Transcribed from A Standard History of Kansas and Kansans, written and compiled by William E. Connelley, Secretary of the Kansas State Historical Society, Topeka. [Revised ed.] Chicago: Lewis Publishing Co., 1919, c1918. 5 v. (xlviii, 2530 p., [155] leaves of plates): ill., maps (some fold.), ports.; 27 cm.


Lee J. Barrett

LEE J. BARRETT, grain dealer and banker at Hoisington, achieved a veteran's distinction in the railroad business before he assumed his present relationship with Barton County. He has been a resident of Barton County for more than a quarter of a century.

Mr. Barrett is of English ancestry, and for several generations the family was one of prominence in the State of Tennessee, where they were rated as people of wealth and all were slave owners. Lee J. Barrett's father, William J. Barrett, who was born in Tennessee, was a farmer and planter in that state, and during the Civil war he took his slaves and other property to Missouri. The war ruined him financially and soon after it ended he located at Redbud in Southern Illinois, where he became a teamster in order to provide for his family. He lived there the rest of his life and died in October, 1904, at the age of seventy-nine. At Shelbyville, Tennessee, he married Miss Letzie Newsome, also a native of that state. She died at the age of eighty-four about 1910, at Redbud, Illinois. Of the three living children the oldest is Lee J. Everett C. is a train dispatcher at Spokane, Washington, and Mrs. J. T. Ohlwine lives at Huron, South Dakota.

Lee J. Barrett was born at Farmington, Missouri, May 16, 1864, and was an infant when his parents moved to Redbud, Illinois. He had only such educational advantages as the local schools provided, and was a boy in his teens when he had to take up work to provide his own support. At the age of fifteen he was an express agent at Redbud, and at seventeen was station agent and telegraph operator at Baldwin, Illinois. He was a skillful operator and had all those qualities of promptness, faithfulness and diligence which made the ideal railroad man. As an operator he was employed by different railroads and worked in the states of Louisiana, Arkansas, Texas, Kansas, and Indiana besides his home state. Altogether he was an operator for twenty years.

It was for the purpose of taking the position of train dispatcher with the Missouri Pacific Railway that Mr. Barrett came to Hoisington in November, 1893. He left a position in Indiana to come to Kansas, and was with the railroad company at Hoisington in 1901, when he severed his connection with railroading permanently.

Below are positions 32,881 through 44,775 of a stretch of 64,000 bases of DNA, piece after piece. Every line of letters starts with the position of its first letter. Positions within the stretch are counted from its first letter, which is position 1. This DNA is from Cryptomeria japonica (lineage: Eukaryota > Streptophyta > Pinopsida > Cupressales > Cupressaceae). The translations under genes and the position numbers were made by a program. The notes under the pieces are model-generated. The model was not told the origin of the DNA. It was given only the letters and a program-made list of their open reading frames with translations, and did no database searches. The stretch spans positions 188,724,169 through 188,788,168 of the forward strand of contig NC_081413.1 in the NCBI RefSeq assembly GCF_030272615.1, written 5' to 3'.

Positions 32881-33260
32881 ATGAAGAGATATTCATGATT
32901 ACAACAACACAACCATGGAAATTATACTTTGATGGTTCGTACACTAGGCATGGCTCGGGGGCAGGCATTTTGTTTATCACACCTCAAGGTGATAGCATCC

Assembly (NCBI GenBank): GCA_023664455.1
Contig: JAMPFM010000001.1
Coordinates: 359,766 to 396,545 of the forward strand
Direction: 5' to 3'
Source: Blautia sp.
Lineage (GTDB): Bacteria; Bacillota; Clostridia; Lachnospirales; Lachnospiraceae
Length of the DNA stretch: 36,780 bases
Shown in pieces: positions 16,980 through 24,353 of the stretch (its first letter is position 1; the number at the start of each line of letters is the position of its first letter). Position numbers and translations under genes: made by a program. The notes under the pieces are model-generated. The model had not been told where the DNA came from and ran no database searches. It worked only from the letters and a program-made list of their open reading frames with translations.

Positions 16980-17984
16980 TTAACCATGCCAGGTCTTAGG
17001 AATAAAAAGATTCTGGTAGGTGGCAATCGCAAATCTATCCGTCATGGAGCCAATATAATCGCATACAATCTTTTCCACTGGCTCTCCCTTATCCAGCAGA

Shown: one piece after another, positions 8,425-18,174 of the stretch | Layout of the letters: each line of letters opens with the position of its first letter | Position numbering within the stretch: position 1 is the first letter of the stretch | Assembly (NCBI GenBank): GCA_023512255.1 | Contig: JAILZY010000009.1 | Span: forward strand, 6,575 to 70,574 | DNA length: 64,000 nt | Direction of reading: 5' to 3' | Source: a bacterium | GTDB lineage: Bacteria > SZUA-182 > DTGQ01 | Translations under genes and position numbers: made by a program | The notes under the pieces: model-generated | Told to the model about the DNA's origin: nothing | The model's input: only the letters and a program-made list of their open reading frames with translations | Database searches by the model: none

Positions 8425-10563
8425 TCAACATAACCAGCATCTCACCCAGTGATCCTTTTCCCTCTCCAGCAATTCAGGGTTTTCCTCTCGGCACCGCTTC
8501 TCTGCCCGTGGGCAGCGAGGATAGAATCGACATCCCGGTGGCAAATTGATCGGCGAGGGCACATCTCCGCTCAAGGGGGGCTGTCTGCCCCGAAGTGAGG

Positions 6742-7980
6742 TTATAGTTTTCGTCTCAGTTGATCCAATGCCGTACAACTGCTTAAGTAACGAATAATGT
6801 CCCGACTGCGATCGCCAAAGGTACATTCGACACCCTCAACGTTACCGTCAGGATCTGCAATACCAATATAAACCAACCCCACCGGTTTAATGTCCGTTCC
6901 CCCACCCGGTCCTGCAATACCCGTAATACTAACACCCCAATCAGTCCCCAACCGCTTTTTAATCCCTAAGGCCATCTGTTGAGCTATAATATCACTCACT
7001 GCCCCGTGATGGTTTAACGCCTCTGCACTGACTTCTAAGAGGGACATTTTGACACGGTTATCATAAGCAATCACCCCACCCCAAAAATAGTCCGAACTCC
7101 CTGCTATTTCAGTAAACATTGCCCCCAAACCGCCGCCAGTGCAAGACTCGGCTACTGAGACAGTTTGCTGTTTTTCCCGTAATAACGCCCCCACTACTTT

In the meantime he had become associated with the late George Bradshaw in the building of the first mill at Hosington. Their business was conducted under the name Hoisington Mill and Elevator Company, and that title has continued since the death of Mr. Bradshaw. The partners are now Mr. Barrett and Mr. Elmore, the latter of Hutchinson. This was the first flour and food mill built at Hoisington, and it had a daily capacity of 125 barrels, operated chiefly for custom service. Of late years the milling feature has been abandoned and the business is now conducted as an elevator and grain warehouse.

Mr. Barrett is also first vice president of the First National Bank of Hoisington. He was a member of one of the most constructive city councils in the history of Hoisington. That council effected a large amount of street paving, the construction of a sanitary sewer system, and the amplification and improvement of the water supply. The site for the Young Men's Christian Association was also donated by the city through this council. Mr. Barrett has had little to do with practical polltics. In local affairs his choice of candidates is governed by the capabilities of the man, but in national politics he has a straight record of support for democratic candidates. His first presidential ballot was cast for Grover Cleveland.

At Baldwin, Illinois, in April, 1887, Mr. Barrett married Miss Adda Johnston, daughter of Sylvester and Adelaide (Moore) Johnston. Her father, who went to Illinois from Pennsylvania, served at one time as judge of Randolph County in the former state. Mrs. Barrett has two sisters, Mrs. A. R. Preston and Mrs. J. T. Lloyd, of Baldwin, Illinois.

To the marriage of Mr. and Mrs. Barrett were born a daughter and son. The daughter, Lucile, is the wife of Ralph W. Brown of Kansas City. The son, Wendell J., who was born May 30, 1892, had met the test of noble young manhood and to some extent had fulfilled the brilliant promise of maturity when his untimely death occurred at Rexburg, Idaho. He was a graduate of the high school at Hoisington, and finished his dental course in the Kansas City Dental College. For two years he practiced at Hoisington and then located in Rexburg. While exceedingly skillful and successful in his profession, he had many other qualities that won him the warm friendship and admiration of his associates. He was a nature lover, spent much time out of doors fishing and hunting, and personally was congenial, whole-hearted and whole-souled, and loved the truth as he loved nature. He was manly in character as in stature, and society does not easily reconcile itself to the loss of such a man in the years of his youth. He was a Scottish Rite Mason. Doctor Barrett married Loraine Johnson, daughter of the late Richard Johnson, a former sheriff of Barton County. To this union was born one child, Loraine Barrett, on December 10, 1917.


Pages 2482-2483.


Transcribed from A Standard History of Kansas and Kansans, written and compiled by William E. Connelley, Secretary of the Kansas State Historical Society, Topeka. [Revised ed.] Chicago: Lewis Publishing Co., 1919, c1918. 5 v. (xlviii, 2530 p., [155] leaves of plates): ill., maps (some fold.), ports.; 27 cm.

Volume 5 - Table of Contents

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